During the 2014 and 2015 breeding seasons, BRI researchers successfully translocated 12 chicks (five in 2014; seven in 2015) from the large breeding populations in northern Minnesota to unoccupied lakes in the southern portions of their historical range. The restoration site was carefully chosen to include safe nesting habitat, high water clarity, and an aggregation of lakes large enough to support a number of loon pairs.

Loon chicks were moved at the age of six to 10+ weeks, when they are nearing independence or are fully independent. Younger chicks were initially kept in pens on the rearing lake, where a team of wildlife veterinarians and loon biologists monitored their health and food intake and recorded behavioral data as the chicks adjusted to their new environment. Once the chicks were determined to be healthy, they were released onto the rearing lake. Older chicks that were more independent were released directly onto target habitat.

For translocation to be successful, chicks will have to return to southern Minnesota to breed. However, young loons stay in the Gulf of Mexico for three years before returning north for the first time to join the breeding population. Long-term monitoring will help determine the success of the southern population.

“While restoring bird species to their former range is an accepted conservation practice, it has never been conducted for the Common Loon,” says Evers. “We are beginning our fifth breeding season of this milestone study, and now, we are anticipating our first year when translocated loons may return to the lakes where they fledged.”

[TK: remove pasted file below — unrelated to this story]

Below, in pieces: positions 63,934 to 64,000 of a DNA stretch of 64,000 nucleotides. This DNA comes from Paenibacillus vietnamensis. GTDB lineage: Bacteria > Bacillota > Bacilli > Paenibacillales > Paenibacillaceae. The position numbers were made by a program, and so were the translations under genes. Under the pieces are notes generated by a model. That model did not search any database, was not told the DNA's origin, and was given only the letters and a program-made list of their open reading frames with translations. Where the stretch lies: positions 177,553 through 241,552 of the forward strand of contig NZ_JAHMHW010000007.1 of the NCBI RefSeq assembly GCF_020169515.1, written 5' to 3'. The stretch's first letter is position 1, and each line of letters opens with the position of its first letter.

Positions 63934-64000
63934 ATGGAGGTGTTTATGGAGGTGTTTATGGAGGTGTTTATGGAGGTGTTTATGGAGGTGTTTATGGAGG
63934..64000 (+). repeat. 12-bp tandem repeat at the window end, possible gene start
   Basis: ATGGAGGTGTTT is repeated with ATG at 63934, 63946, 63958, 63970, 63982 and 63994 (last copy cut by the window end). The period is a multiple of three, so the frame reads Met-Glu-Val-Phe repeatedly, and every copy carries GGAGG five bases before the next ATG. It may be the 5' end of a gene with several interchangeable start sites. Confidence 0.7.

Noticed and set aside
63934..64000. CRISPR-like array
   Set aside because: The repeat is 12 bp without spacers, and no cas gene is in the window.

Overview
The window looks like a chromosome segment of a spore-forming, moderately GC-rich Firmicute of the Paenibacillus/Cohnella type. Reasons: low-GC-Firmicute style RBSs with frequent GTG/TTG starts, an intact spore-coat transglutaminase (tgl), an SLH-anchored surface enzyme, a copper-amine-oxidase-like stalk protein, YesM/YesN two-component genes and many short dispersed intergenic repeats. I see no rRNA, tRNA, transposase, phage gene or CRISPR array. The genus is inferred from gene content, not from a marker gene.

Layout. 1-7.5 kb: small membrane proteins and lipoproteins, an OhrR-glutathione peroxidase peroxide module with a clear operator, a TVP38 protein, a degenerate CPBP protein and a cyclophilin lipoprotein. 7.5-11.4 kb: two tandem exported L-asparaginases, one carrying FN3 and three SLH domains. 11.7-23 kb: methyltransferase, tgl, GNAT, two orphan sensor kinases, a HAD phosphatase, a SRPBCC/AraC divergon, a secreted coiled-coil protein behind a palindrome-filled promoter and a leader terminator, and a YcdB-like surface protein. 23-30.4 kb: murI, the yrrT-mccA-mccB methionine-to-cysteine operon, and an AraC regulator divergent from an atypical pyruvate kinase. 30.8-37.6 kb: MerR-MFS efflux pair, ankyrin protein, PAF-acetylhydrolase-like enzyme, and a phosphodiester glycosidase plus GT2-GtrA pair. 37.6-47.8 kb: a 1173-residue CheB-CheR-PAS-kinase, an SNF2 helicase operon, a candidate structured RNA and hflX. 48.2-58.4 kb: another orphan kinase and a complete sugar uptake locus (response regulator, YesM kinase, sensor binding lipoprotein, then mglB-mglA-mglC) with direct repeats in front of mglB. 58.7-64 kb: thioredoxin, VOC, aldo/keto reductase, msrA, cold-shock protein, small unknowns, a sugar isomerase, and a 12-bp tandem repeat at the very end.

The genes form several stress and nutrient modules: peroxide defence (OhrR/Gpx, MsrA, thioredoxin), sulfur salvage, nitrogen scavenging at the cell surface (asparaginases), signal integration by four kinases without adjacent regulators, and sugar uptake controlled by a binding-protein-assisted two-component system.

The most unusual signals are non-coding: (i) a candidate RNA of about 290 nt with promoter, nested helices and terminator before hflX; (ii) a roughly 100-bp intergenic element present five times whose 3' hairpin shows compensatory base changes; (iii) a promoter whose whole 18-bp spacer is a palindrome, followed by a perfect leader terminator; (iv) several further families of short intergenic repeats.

The loon is a key bioindicator of the health of our lakes as well as near shore marine ecosystems across North America. The Restore the Call study area encompasses national parks and other public lands in the West (Wyoming, Montana, and Idaho), the Midwest (Minnesota); and the Northeast (Maine, Massachusetts, and New York). 

To report a sighting of a banded Common Loon in southern Minnesota, contact BRI at:

For current news and updates on this project, visit:


Funding for this project has been provided by the Ricketts Conservation Foundation, which was formed by Joe Ricketts to support the conservation of wildlife and natural resources. Underlying the Foundation’s mission is the reality that government no longer has sufficient resources to deal effectively with the growing environmental challenges we face.

The mission of Biodiversity Research Institute is to assess emerging threats to wildlife and ecosystems through collaborative research, and to use scientific findings to advance environmental awareness and inform decision makers. BRI’s Loon Program, a part of its Center for Waterbird Studies, offers an essential resource for local and global communities concerned with loon conservation. Our research studies encompass a variety of ecological stressors: chemical toxins; habitat loss in breeding and wintering grounds and along migratory routes; and diseases.


Photo Credits: Cooper's Hawk © BRI-Rick Gray
Biodiversity Research Institute